Lateral Ligament Sprain
The lateral collateral ligament is a strong collection of fibres that joins the top of the fibula to the thigh bone (or femur). It ensures that the knee joint’s outer surfaces do not open up or form a gap that can lead to instability and knee conditions.
Symptoms by Grade of Injury
The severity of the ligament sprain will usually fall under three grades of injury. These should correspond to the seriousness of your symptoms as follows:
A grade 1 sprain will cause pain to be experienced while bending the knee approximately 30 degrees, especially with force placed on the inside of the knee. The likelihood of inflammation or tenderness in the area is minimal, and the joint should not feel loose or overly flexible when bent.
Grade 2 will mimic the above symptoms but with additions. Tenderness will be prominent at a lateral ligament position on the outside of the knee. This is usually accompanied by inflammation. While bending or putting pressure on the knee, definite looseness will be felt. It may be difficult to fully turn the leg and knee out to the side.
A grade 3 sprain involves a total ligament tear, though the pain symptoms can be deceptive: less pain is often felt than for a grade 2 injury. Pain symptoms will therefore depend on the individual, but when bending and placing stress on the knee there should be major looseness in the joint. A feeling of knee instability is a key factor.
A direct impact to the inner part of the knee joint is the most common way that the lateral ligament is sprained. This sort of collision can be expected in high speed contact sports that involve aggressive tackling, such as football or rugby. Sports that do not require or facilitate knee protection put you at greater risk. A hard blow to the outer surface of the knee joint is more likely to result in injury to the medial collateral ligament (see our article for further details).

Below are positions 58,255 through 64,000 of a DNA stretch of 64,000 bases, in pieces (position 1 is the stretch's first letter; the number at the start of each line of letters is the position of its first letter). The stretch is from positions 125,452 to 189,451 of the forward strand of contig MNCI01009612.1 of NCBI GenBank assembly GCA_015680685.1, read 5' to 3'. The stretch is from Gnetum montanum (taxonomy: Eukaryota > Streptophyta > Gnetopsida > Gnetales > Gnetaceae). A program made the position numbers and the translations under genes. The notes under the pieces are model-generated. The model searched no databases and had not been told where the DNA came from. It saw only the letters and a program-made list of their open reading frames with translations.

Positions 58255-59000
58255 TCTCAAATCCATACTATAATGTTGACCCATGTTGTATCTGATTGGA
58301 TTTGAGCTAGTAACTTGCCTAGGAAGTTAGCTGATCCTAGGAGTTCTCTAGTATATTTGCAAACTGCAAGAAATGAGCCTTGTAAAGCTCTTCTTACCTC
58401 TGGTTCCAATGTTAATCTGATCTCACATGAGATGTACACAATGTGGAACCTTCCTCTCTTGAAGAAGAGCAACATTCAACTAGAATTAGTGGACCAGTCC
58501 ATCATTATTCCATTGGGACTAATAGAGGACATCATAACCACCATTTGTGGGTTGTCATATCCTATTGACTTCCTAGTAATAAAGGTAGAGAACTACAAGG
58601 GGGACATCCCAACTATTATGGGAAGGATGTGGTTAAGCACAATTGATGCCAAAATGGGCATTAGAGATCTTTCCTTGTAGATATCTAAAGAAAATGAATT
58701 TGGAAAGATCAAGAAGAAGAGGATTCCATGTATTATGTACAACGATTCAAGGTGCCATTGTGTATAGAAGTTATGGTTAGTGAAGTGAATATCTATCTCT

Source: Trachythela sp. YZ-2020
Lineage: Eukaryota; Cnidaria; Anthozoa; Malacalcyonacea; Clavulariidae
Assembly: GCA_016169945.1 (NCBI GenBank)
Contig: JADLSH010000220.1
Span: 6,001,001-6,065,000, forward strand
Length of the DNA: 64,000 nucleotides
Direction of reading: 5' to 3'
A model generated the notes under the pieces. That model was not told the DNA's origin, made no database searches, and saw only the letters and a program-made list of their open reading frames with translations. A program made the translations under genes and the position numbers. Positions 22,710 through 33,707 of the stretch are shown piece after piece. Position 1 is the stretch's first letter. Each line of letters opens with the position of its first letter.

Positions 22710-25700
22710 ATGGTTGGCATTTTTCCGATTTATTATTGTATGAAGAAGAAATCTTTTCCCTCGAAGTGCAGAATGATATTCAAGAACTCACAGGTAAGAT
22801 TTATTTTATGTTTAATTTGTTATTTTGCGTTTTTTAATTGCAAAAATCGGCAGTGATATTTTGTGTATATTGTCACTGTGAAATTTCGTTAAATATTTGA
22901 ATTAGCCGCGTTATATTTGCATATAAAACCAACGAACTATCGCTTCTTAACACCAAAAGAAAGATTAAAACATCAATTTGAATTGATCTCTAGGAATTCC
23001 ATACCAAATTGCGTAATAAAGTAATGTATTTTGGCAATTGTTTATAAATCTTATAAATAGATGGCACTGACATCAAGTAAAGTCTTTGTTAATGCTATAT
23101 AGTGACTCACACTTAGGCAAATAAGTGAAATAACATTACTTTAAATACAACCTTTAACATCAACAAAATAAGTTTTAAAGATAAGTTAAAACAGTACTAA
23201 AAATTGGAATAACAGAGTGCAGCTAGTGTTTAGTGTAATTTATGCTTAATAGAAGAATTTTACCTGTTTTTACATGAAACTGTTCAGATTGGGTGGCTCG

The first step is to cease any strenuous activities involving the knee, particularly the sport or activity that lead to the condition. Begin to rest, and ice the area approximately 3 times per day in the event of swelling. Consult your doctor, who can examine the injury and recommend the best course of action depending on the grade of injury. They might use a varus knee test to assess knee laxity, or take an x-ray in more severe cases. Most grade 1 and 2 sprains are treated conservatively with rest, suitable pain medication, massage, and rehabilitation techniques. More serious injuries (in the grade 2 and 3 range) can require measures such as a knee brace and heat retainer to support the knee and increase blood flow to the area. Surgery may also be necessary in order reduce the risk of injury recurrence or knee instability. If this is the case then full recovery can take up to a few months, whereas less serious sprains should be healed much sooner.
- Anterior Cruciate Ligament Tear
- anterior knee pain
- baker cyst
- calf strain
- fibula stress fracture
- hamstring strain
- hamstring tendinopathy
- iliotibial band syndrome
- lateral ligament sprain
- medial ligament sprain
- meniscus tear
- patellar tendinopathy
- patellofemoral instability
- patellofemoral syndrome
- pellegrini stieda syndrome
- popliteus tendinitis
- Posterior Cruciate Ligament Tear
- sesamoid injuries
- sever disease
- sinding larsen and johansson syndrome
- tibialis anterior tendinopathy
- tibia fractures
- tibialis posterior tendinopathy
- Boot Stud Injuries
- Pes Anserinus